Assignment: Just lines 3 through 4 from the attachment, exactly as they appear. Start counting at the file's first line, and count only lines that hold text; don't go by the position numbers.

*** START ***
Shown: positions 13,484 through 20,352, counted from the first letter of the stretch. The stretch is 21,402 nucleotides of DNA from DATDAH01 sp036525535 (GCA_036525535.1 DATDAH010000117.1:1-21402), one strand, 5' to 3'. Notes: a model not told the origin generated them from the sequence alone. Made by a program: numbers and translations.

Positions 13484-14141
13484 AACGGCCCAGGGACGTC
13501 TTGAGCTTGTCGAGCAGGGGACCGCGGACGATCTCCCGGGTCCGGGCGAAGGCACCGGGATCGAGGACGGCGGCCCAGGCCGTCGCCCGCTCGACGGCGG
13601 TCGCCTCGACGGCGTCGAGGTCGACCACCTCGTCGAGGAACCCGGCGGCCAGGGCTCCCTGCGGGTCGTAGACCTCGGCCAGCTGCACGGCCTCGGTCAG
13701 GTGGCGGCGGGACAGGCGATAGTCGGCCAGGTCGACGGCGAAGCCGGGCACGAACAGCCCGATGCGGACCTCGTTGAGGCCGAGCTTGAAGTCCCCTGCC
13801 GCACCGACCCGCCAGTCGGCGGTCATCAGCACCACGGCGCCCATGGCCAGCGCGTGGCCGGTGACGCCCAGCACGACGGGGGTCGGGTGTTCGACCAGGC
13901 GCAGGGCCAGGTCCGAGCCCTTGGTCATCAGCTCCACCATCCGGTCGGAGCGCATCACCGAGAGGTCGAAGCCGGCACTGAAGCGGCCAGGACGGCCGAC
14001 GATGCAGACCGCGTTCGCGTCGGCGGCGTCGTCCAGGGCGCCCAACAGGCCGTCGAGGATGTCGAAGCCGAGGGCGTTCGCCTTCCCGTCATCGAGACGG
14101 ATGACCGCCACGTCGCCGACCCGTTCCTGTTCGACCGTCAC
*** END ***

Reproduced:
13484 AACGGCCCAGGGACGTC
13501 TTGAGCTTGTCGAGCAGGGGACCGCGGACGATCTCCCGGGTCCGGGCGAAGGCACCGGGATCGAGGACGGCGGCCCAGGCCGTCGCCCGCTCGACGGCGG